The voice of the Turtle Dove
Jamie Wyver from RSPB explains why bird-friendly farmers are the key to making sure that the voice of the Turtle Dove is heard over the United Kingdom
“The winter is past, the rain is over and gone. The flowers appear on the earth; the time of singing has come, and the voice of the turtle-dove is heard in our land.”
– The Song of Solomon
In May, around 18 million UK viewers (and many more overseas) tuned in to watch Prince Harry wed Meghan Markle, and will have heard the quote above read aloud in St George’s Chapel. Sadly only a tiny proportion of those watching will hear the distinctive purring voice of the turtle dove this year, as numbers of these summer visitors in the UK have plummeted by 94% since 1995. In response to this dramatic decline, Operation Turtle Dove, a partnership between Natural England, Pensthorpe Conservation Trust and the UK’s BirdLife International partner, the RSPB, is working to prevent the loss of the dainty dove from the British countryside.
Because this is a farmland bird sensitive to changes in land management, farmers play a crucial role in its recovery. So efforts are focused on advising and supporting farmers in the bird’s remaining strongholds in Eastern and Southern England.
Research has shown that the biggest problem for the doves during the breeding season here is a lack of food. One solution rolled out on a number of farms is the deliberate planting of arable wildflowers in “turtle dove strips”, so that seed of plants like fumitory, chickweed, medicks and vetches is available when the birds are nesting and rearing chicks. The Operation Turtle Dove team advises farmers on accessing funding through the Countryside Stewardship scheme, enabling them to provide this.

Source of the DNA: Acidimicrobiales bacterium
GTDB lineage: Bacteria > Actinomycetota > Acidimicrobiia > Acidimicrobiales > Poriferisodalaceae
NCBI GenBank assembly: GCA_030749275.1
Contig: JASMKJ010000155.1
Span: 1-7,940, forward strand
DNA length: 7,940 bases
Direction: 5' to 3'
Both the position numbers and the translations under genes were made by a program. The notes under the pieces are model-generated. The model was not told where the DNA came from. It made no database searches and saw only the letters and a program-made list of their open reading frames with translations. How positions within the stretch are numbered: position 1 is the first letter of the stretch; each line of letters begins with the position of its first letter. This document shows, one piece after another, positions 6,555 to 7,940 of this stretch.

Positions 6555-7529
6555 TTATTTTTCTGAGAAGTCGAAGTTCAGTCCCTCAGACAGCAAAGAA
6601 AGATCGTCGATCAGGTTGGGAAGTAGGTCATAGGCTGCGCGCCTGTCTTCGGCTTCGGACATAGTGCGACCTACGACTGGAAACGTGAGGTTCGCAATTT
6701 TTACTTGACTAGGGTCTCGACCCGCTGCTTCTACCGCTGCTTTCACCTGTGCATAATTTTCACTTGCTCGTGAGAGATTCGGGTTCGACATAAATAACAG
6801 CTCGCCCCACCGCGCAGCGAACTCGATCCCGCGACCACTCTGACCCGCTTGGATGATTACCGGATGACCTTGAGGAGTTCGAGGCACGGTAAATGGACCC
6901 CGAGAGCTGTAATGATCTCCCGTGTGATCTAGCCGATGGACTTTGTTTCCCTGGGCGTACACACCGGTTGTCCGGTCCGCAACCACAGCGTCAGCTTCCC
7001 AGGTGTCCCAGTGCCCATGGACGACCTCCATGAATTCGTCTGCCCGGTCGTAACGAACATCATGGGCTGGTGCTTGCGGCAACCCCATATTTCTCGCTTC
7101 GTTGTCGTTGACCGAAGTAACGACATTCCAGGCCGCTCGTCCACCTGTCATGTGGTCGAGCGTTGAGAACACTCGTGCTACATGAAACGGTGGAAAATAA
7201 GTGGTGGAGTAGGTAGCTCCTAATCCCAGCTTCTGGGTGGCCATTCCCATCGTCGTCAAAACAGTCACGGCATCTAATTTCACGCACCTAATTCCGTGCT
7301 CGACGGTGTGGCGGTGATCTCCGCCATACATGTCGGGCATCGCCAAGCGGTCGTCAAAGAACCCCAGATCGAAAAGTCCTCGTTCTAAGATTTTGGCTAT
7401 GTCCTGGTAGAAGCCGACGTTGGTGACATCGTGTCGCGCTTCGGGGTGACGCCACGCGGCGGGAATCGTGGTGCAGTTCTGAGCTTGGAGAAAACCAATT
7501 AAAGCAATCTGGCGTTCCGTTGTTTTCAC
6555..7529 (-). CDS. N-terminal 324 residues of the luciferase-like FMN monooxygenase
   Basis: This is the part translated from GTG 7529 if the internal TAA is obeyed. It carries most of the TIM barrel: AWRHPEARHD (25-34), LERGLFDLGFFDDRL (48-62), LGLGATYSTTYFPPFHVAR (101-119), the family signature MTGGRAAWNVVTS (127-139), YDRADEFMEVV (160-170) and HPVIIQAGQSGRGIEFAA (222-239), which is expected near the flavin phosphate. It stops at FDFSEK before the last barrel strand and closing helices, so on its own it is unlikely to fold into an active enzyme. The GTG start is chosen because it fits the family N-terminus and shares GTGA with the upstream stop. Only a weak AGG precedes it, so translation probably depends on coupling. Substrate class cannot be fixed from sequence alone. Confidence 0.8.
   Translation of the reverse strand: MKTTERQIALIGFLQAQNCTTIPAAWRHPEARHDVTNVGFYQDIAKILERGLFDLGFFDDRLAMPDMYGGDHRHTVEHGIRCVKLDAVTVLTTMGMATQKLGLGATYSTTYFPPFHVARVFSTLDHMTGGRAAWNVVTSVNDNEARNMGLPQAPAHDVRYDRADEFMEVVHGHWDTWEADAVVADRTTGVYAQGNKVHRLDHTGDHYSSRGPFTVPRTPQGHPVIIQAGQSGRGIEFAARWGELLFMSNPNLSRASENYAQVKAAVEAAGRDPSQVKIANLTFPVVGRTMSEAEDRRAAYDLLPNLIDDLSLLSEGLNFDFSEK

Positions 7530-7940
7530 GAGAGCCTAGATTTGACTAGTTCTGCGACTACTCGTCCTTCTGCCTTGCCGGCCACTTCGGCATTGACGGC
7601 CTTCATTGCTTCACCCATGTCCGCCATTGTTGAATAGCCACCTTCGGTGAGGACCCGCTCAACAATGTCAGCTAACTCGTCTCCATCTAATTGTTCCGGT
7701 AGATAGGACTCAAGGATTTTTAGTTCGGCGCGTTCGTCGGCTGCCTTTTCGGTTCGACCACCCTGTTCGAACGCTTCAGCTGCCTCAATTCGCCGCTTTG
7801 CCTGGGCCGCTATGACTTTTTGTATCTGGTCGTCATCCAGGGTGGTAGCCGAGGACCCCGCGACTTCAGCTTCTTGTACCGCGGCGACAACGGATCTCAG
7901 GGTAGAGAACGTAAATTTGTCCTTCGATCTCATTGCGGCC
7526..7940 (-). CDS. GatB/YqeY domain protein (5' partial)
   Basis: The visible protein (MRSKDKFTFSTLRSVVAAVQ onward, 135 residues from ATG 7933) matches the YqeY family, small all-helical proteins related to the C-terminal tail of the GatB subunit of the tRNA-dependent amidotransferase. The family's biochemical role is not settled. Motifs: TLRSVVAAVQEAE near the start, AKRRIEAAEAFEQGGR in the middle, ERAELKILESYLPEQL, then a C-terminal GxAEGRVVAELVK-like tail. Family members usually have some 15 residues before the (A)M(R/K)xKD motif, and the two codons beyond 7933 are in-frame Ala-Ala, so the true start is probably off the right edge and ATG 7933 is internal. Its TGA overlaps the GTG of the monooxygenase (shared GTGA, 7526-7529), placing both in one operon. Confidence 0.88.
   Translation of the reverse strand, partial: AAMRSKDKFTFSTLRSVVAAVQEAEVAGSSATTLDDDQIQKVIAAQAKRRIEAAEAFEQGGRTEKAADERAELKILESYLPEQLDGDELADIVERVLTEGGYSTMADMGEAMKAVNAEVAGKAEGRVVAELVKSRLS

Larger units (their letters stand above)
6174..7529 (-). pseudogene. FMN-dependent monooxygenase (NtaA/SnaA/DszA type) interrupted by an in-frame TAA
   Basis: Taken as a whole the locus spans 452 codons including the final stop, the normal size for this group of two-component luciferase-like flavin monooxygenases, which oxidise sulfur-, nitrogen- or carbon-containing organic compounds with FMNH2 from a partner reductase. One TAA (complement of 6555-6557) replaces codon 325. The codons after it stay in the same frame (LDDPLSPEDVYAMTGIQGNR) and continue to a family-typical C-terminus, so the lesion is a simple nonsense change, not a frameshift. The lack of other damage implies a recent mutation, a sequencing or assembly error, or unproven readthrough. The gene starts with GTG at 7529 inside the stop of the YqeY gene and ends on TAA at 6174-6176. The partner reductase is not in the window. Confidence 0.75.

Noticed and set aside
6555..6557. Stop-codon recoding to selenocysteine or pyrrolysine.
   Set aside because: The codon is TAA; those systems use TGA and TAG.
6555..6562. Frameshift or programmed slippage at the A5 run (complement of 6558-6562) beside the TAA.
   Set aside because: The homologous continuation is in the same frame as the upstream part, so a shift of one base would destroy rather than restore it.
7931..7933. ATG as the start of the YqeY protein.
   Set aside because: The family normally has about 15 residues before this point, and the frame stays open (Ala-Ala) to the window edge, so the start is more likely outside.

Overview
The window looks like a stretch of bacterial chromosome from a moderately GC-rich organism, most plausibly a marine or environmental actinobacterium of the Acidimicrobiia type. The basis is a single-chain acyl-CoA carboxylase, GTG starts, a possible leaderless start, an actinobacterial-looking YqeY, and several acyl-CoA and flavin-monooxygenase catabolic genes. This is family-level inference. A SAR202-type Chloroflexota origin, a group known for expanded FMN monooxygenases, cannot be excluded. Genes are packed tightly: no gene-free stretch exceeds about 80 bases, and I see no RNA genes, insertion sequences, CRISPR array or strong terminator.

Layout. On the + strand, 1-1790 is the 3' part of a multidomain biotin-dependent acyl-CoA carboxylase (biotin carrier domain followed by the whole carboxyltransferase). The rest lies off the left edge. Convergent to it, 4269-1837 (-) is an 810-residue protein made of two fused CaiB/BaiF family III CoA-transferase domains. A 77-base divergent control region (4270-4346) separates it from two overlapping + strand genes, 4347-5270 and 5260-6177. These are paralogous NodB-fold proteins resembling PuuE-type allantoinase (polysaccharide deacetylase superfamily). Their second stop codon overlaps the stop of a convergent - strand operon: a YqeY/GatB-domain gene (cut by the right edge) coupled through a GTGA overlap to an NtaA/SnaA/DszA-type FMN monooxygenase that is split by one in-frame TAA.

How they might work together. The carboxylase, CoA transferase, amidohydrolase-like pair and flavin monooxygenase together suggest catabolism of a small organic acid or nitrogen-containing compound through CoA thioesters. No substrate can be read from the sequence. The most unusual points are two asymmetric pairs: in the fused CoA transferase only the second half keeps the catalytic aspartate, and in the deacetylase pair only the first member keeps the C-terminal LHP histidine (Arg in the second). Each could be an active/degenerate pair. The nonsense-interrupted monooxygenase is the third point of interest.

However the rate of decline of turtle doves is now of such concern that further steps are being taken to boost their chances of nesting success. This year, for the first time, the team have been distributing supplementary feed, consisting of wheat, oil seed rape, millet, canary seed and sunflower hearts, to farmer and landowners across the two turtle dove hotspot regions. So far, this has been supplied to over 120 sites, and in many of these the turtle doves are taking advantage of the extra support.
The UK’s turtle dove friendly farmers are passionate about the birds and do not want to lose them, with many becoming real champions for the cause. One in Kent hosted a one day workshop for 20 other farmers, getting them on board with providing food and suitable habitat. In Norfolk’s Wensum Valley, a group of farmers has joined with Pensthorpe Conservation Trust to provide nesting habitat, ponds and food for turtle doves in an area covering 5,500 hectares of connected farmland. As well as farmer champions there may even now be a possible champion in the House of Commons too: the Member of Parliament for South Suffolk, James Cartlidge. James is the latest MP to sign up to the Species Champion project, which partners politicians with conservation organisations to support threatened wildlife.
The turtle dove is in serious trouble. But if the enthusiasm of those already supporting this bird continues to grow, with the right financial support in place for farmers, there’s a chance the voice of the turtle dove will continue to be heard in our land.
Jamie Wyver, RSPB (BirdLife UK)
Find out more about Operation Turtle Dove here: www.operationturtledove.org